Microsoft reported a double-digit slump in computing sales for its third-quarter due to a massive decline in consumer demand for personal consumers, but they did do well in terms of software, reporting increases in revenue for Azure Cloud Services and Microsoft Teams.
Microsoft reported a double-digit profit decline for the third quarter of 2022. The tech giant says the 14% net income decrease from a year ago is due to the economic slump and a slowdown in the personal computing industry. Even so, the tech giant’s revenue grew 11% to $50.1 billion which analysts say is better than expected.
There were a few bright spots in Microsoft’s third-quarter reporting. The company’s Azure cloud services revenue increased 35% from the previous year as more companies begin to rely on technology to cut costs. However, analysts said even that seemingly impressive growth was slower than they had hoped for.
Another healthy division of Microsoft is its diverse portfolio of business services including Outlook and Teams. These tools have made Microsoft an essential part of day-to-day operations in businesses seeking to adopt flexible work models. The demand for these tools remains strong, enabling Microsoft to retain and attract customers despite a drop in PC sales.
Microsoft and other tech companies enjoyed a massive boom in demand for personal computing during the COVID-19 pandemic. But as most kids are back inside the classroom and in-person meetings replace Zoom calls, the industry is experiencing a natural drop in demand. As consulting firm Gartner reported earlier this month, worldwide PC shipments dropped 19.5% in 2022’s third quarter compared to the same quarter of 2021.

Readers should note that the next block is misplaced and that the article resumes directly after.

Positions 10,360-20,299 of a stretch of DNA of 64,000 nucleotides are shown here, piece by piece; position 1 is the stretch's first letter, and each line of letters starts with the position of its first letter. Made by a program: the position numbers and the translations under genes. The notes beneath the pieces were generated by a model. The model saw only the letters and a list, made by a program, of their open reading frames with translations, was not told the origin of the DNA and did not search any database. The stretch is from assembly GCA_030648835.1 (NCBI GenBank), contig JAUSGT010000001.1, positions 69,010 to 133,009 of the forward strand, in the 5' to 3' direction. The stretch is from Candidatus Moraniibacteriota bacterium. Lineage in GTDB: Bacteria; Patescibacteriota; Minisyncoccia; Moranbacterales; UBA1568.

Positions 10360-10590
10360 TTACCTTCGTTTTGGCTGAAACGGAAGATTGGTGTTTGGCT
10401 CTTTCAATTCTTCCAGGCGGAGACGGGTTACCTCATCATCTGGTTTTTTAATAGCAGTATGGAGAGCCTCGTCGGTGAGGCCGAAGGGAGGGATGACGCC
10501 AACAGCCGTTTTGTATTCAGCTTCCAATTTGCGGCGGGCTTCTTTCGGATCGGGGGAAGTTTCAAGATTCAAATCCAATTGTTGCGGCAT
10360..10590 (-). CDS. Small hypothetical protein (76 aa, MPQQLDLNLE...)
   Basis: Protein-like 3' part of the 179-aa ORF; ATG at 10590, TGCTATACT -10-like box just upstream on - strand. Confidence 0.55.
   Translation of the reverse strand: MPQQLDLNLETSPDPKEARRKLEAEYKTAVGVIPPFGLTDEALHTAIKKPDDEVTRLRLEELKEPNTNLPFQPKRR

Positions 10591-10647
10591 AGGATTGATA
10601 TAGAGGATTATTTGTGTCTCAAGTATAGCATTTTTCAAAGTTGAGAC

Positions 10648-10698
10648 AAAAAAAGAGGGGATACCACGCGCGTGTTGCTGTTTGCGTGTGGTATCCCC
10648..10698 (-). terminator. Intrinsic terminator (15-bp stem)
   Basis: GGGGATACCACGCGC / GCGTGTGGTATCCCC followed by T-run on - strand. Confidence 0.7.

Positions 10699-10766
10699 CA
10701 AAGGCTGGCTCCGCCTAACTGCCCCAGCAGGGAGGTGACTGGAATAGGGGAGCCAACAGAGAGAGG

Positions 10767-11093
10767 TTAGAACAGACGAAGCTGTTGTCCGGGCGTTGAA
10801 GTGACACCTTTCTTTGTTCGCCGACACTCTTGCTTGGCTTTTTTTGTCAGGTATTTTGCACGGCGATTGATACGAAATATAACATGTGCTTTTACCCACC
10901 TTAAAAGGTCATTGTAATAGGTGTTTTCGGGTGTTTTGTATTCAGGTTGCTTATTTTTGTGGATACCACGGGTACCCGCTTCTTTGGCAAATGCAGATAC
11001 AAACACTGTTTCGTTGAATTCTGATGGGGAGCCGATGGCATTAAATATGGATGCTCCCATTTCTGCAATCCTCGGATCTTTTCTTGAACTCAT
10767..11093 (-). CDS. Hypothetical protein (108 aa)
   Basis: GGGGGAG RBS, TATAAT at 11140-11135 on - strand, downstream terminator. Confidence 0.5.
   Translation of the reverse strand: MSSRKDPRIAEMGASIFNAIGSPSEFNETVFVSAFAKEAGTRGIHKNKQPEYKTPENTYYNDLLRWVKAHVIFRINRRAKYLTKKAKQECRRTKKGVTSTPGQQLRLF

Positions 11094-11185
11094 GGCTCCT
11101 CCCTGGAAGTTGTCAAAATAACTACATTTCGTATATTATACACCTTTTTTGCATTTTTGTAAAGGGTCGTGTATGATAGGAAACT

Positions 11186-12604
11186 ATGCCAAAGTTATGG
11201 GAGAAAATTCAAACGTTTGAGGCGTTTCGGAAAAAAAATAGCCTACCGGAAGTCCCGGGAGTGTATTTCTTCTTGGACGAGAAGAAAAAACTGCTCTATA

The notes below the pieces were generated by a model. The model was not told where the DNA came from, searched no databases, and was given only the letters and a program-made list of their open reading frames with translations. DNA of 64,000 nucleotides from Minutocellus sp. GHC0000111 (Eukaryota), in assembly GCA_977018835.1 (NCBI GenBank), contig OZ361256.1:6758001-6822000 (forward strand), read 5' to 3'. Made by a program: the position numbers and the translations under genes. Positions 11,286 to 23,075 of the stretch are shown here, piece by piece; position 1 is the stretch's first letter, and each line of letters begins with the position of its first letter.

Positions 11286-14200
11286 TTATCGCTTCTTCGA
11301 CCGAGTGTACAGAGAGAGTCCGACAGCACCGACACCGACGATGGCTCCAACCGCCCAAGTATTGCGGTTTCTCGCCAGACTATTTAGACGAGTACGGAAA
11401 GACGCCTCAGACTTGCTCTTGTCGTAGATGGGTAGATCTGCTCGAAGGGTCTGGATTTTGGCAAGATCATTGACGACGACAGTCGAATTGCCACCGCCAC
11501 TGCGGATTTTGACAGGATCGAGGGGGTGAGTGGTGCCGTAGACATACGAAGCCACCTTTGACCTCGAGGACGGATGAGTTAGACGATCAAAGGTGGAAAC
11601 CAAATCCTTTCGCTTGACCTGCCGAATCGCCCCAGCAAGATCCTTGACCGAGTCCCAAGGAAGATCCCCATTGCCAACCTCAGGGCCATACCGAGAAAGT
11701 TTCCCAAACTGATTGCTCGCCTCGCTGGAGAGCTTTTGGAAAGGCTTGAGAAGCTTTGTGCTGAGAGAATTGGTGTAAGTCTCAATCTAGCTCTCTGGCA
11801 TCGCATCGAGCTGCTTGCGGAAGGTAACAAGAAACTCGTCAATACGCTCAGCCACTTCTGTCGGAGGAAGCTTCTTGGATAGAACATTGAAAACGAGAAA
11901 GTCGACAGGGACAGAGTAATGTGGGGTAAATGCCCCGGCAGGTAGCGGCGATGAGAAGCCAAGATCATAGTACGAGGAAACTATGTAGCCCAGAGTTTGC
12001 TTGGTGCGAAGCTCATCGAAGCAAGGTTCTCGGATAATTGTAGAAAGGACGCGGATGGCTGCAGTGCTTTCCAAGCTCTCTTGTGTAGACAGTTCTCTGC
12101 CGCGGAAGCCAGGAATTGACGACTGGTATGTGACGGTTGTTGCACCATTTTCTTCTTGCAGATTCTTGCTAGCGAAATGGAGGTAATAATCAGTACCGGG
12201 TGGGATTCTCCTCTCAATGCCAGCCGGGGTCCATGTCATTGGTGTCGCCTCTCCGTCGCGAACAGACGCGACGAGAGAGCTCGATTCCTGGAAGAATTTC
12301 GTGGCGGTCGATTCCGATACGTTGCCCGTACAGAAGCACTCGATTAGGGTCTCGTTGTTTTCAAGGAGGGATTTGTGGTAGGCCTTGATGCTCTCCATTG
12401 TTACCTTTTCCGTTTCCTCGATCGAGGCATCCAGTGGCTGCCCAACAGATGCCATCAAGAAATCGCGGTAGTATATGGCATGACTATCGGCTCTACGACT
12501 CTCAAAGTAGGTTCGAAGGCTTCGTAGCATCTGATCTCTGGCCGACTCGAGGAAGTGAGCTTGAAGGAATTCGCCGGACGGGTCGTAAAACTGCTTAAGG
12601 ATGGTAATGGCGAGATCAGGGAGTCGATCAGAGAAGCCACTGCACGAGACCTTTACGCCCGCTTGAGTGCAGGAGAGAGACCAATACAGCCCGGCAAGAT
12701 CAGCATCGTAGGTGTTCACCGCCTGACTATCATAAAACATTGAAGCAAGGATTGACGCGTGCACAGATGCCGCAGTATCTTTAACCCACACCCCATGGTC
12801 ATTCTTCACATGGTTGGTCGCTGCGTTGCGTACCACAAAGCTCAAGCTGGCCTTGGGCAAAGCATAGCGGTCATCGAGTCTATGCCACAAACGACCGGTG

Revenue from Microsoft’s Windows OEM operations also fell significantly in the same period, down 15% from 2021. Even the demand for gaming has dropped over the past year. Xbox content and services revenue dropped 3% and Microsoft reported laying off employees in the Xbox division to save costs.
Investors are concerned because the company’s stock has fallen more than 25% since January 2022. Still, given the impact of rising inflation, geopolitical uncertainty, and other macroeconomic issues, the decline is hardly unexpected. In a statement concerning the quarterly results, Microsoft CEO Satya Nadella said, “In this environment, we’re focused on helping our customers do more with less while investing in secular growth areas and managing our cost structure in a disciplined way.”
Analysts also see Microsoft’s earnings report as a “mixed bag” of good and bad outcomes. Haris Anwar, the senior analyst at Investing.com, said, “It shows that Microsoft is weathering the economic storm better than other technology players and its diversified business model is playing a big role in doing so.”
Anwar also expressed concern over the slower-than-expected Azure cloud growth. “If this growth deceleration continues, it could harm an investment case in the company’s stock which is considered a safe haven amid the market turmoil, with these concerns reflected in the company’s shares being down in extended trading.”
Xbox division employees weren’t the only ones being laid off at Microsoft after the third-quarter results were posted. The tech giant laid off around 1,000 employees across several divisions in mid-October as it eliminated some roles to save money. Although that sounds like a lot, it only reflects a small percentage of the company’s total workforce of 221,000.
During a conference call with investors, Microsoft chief financial officer Amy Hood said that some of the problems affecting the company could extend into the near future. She predicted minimal headcount growth in the fourth quarter of 2022. Hood also attributed the Azure cloud’s slower-than-anticipated growth to rising energy costs because powerful data centers have high energy use requirements.
This year has been tough on technology companies in general. Twitter, Snap, and Meta have also cut back on hiring and trimmed jobs from their payrolls. With higher interest rates, the energy crisis in Europe, and rising inflation it’s difficult to predict when Microsoft and other tech firms will recover.